For instance (and according to constructivist approach) in IT Business Consultancy area of skills, which is more “soft” in nature, learning objectives are more loosely defined and trainees are expected to construct their own knowledge, to explore their own meaning beyond the predefined learning objectives. On the other hand tutors/facilitators that will be assigned by the “TrainIT multipliers” organizations, will foster group collaboration and they will coordinate virtual debates on “hot” topics that affect job-related issues of trainees. All these activities will be mediated by the collaborative tools of the selected e-learning platform (the Virtual Campus platform provided by the Open University of Catalonia). Additionally extensive use (mostly in IT Business Consultancy course) of simulations will provide the “authentic” business environment and tasks that foster competency growth, allowing trainees to make mistakes – which is quite useful for learning purposes- in a “safe” situation. The web-based courses will also support activities such as web search, virtual library visits, further readings, etc.

Enrolled trainees will be able to self-assess their progress (according to behaviorist approach) by answering to embedded tests, quizzes, questions, while tutors/facilitators will be able to set additional customized assignments.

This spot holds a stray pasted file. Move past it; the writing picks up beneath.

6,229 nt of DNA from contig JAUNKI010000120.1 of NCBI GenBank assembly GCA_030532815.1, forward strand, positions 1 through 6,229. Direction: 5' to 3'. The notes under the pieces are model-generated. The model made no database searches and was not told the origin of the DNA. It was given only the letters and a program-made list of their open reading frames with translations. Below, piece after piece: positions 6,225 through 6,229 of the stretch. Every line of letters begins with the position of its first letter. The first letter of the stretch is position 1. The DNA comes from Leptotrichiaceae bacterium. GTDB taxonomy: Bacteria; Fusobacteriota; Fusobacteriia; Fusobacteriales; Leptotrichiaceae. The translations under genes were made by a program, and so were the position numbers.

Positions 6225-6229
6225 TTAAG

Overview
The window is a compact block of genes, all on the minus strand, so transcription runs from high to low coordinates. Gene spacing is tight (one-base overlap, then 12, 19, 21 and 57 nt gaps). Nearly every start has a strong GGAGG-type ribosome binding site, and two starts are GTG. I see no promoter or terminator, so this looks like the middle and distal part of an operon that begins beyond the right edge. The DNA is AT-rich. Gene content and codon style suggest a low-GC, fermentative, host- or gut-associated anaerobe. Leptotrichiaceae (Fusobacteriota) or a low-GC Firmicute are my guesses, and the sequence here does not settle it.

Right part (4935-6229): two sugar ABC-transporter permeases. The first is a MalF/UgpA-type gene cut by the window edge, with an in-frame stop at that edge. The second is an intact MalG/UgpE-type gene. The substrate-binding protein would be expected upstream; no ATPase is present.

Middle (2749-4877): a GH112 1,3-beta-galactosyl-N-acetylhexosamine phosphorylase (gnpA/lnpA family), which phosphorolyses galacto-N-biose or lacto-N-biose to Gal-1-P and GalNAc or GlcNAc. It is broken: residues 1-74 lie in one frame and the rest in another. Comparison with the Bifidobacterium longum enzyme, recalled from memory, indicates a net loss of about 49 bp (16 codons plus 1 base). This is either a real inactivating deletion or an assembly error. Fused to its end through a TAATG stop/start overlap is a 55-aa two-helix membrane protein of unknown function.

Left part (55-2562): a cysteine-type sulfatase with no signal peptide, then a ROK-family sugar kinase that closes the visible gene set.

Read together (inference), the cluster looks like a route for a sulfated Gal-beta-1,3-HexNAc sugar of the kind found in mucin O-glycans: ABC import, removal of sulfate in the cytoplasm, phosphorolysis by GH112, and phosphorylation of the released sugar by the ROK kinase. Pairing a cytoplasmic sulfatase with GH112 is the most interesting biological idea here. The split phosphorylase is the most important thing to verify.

Finally, developing and structuring  (according to cognitivist approach) the content for the web-based courses, is a significant part of the overall pedagogic and instructional design strategy we follow. Content will be designed and developed in small manageable chunks called learning objects. A working definition of the learning objects adopted by the authors is one that regards learning objects as e-learning’s equivalent to traditional classroom-based training lessons. The structure of the content is based upon the Reusable Learning Object strategy (Cisco Systems, 2000). This strategy combines information mapping with Merrill’s Component Display Theory (Merrill, 1983). In our case, the two focal areas of skills and competencies are translated into two web-based courses, which are further divided into fourteen lessons in total. These lessons are consisted of five to nine modules, which are collections of content, practice and assessment items that support a single learning objective. Therefore, the available content is structured into small and cohesive modules, which are then combined to form a larger structure (a lesson).

 

Conclusions and further work